British Cycling’s Head coach Iain Dyer is excited about his young squad
Britain’s golden girl is missing the World Track Championships because she is expecting her first child with husband Jason, the six-time Olympic champion.
Kenny tweeted about her pregnancy blues – apologising to the driver whose car she threw-up over – as those aiming to follow in her wheel tracks were completing their final preparations in the 3,000-seater velodrome.
It has been a torrid time for Britain’s most successful sport since they dominated on the track at the Olympic Games in Rio last summer, winning six of the 10 golds on offer and 11 medals in all.
Cycling has since become embroiled in a review into its culture amid claims from former top-level riders of bullying, sexism and a medal at all costs attitude.
The report, which has already been leaked, is expected to be damning when finally released, while management have already implemented a 39-point improvement plan.
Jason and Laura Kenny are both out of action with impending parenthood
Then there is the ‘Jiffygate’ scandal which has erupted around Team Sky and the contents of a medical package delivered to Bradley Wiggins at a race in France in 2011.
These worlds will be the first major championships since the scandals broke and offer an opportunity for a new generation of riders to make their mark and usurp those opting to skip the post-Games event.
Wiggins, of course, has retired to a life of reality shows and car adverts since leading the team pursuit squad to the gold medal in his Games swansong.
Joanna Rowsell Shand, who was part of the world record breaking women’s team pursuit quartet, has also hung up her racing shoes.
The Kennys are both preparing for parenthood while the likes of Becky James and Phil Hindes are taking post Games breaks and Mark Cavendish is back focusing on the Tour de France after finally breaking his Olympic duck.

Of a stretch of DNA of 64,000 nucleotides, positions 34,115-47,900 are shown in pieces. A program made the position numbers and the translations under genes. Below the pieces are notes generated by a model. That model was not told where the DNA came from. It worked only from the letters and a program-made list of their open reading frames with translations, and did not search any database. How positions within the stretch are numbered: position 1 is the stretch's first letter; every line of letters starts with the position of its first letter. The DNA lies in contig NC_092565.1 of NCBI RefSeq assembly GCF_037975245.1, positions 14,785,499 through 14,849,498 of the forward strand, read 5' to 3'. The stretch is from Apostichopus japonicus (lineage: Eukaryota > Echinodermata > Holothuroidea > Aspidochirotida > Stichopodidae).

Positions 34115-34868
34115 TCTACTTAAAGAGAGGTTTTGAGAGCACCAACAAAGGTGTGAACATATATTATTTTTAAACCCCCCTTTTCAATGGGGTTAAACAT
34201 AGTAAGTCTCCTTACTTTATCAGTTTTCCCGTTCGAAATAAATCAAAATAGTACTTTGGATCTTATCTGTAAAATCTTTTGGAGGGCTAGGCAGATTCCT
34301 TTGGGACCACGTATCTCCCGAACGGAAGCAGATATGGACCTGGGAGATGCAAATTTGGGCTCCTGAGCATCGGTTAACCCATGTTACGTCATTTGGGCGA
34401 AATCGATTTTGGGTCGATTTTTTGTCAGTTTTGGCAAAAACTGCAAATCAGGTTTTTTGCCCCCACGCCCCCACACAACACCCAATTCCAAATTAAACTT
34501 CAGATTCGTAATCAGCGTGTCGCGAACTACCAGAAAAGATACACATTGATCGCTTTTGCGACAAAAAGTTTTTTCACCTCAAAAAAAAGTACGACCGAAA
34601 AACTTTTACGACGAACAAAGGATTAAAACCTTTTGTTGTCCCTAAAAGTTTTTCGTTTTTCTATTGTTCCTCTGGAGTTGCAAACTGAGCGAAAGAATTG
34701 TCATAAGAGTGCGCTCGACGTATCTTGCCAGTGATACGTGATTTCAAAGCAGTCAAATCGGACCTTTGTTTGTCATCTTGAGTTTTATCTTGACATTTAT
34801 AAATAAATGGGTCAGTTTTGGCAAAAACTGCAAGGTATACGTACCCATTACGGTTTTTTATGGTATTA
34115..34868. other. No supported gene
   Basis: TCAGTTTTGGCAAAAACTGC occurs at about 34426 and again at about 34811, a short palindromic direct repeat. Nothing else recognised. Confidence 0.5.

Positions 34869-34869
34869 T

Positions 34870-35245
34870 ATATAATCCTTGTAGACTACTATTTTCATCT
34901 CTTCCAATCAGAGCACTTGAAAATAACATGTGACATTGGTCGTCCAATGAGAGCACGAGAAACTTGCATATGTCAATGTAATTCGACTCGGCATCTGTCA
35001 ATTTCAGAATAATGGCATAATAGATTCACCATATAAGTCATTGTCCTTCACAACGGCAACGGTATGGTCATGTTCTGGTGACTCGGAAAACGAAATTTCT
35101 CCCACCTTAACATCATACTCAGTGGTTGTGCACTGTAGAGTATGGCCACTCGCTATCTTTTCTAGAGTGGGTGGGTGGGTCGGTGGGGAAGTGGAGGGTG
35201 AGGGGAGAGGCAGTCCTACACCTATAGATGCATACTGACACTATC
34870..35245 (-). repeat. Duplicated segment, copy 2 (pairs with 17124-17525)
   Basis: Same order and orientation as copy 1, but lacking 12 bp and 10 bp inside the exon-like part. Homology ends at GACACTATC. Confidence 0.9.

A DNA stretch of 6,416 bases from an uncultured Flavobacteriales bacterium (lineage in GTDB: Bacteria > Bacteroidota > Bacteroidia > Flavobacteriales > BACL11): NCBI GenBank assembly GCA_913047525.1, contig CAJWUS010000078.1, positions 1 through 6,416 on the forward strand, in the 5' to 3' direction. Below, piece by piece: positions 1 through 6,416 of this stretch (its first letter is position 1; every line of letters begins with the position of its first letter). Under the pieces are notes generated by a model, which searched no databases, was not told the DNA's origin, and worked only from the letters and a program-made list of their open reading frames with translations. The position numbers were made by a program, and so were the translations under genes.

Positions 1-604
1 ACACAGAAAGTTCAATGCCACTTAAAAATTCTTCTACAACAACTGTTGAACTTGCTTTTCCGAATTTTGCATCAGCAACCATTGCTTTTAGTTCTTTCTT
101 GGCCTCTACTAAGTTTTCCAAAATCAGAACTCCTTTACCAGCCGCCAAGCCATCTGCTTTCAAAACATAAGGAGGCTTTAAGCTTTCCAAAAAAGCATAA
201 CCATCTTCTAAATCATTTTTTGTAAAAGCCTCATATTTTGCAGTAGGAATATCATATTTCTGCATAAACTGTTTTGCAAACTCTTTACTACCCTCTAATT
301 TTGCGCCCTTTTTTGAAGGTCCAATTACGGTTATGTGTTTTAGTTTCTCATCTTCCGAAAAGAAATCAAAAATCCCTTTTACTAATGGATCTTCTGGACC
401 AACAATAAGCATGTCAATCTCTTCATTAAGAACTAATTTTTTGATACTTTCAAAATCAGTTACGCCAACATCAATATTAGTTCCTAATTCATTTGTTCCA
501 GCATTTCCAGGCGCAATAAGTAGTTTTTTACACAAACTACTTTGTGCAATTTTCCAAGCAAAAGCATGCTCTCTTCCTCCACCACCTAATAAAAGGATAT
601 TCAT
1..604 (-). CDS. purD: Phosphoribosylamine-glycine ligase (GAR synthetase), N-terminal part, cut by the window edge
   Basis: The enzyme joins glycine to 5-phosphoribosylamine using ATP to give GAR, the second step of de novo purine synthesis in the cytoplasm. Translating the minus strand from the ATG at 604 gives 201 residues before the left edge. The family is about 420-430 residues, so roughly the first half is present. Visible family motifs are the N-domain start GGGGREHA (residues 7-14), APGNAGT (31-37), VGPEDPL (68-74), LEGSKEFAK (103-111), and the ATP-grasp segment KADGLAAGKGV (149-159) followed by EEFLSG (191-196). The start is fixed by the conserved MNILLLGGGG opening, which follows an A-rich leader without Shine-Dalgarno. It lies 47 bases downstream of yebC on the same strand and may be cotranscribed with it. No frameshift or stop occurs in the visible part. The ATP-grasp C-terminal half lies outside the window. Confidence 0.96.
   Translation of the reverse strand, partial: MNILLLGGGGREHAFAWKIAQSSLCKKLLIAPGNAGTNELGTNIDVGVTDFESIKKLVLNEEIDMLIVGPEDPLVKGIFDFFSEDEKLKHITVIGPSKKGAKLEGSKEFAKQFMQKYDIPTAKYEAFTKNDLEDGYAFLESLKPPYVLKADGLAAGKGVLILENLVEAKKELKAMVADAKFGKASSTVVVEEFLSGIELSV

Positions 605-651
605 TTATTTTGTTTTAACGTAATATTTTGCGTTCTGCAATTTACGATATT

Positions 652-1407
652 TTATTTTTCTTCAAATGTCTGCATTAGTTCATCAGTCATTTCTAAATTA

Olympics 2016: Team GB Winners Mon, August 22, 2016
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The Team GB Olympic medal winners so far from Rio 2016
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Mo Farah's triumphed in a staggering 10,000m gold medal run that even included a stumble
Britain’s 19-strong squad for the five-day event, though, still has four Olympic champions in Callum Skinner, Katie Archibald, Elinor Barker and Steve Burke.
Archibald and Barker, who made up the fantastic four in the team pursuit with Kenny and Rowsell Shand, will look to make their mark in individual events, as the countdown to the Olympics in 2020 starts.
British Cycling’s Head coach Iain Dyer said: “Tokyo is very much within our sights. It’s a young squad and anyone has the chance to unseat someone more senior.
“I think that’s true for anyone who is having a little bit of time out post-Rio or having a baby, whatever their plans might be.
“They’re all here are looking to make their own mark. Laura has ruled the roost in the omnium in the past but Katie and Elinor are pretty good bunch race riders in their own right, as we’ve all seen.”
The contents of a medical package delivered to Sir Bradley Wiggins came under investigation
Archibald, 23, is focussing on the new-look omnium, where four-time Games gold medallist Kenny is the reigning world champion from London last year, as well as the individual pursuit.
And Archibald, from Milngavie near Glasgow, said: “Myself and Elinor have somehow been thrust into the position of being the elders, aged 22 and 23. It’s daunting.
“It’s a fairly obvious truth that Laura is Olympic and world champion. You’ve got to expect that if she had continued training she would have had the form to make that selection.
“I feel privileged to have the spot.”
Britain will be led for the first time by new Performance Director Stephen Park, while one of the men he beat to the job, Simon Jones, begins life as head of Cycling Australia with the aim of knocking his former charges off their perch.
Former GB coach Jones, 47, said: “We both want the same thing. But there’s only going to be one world-leading nation.”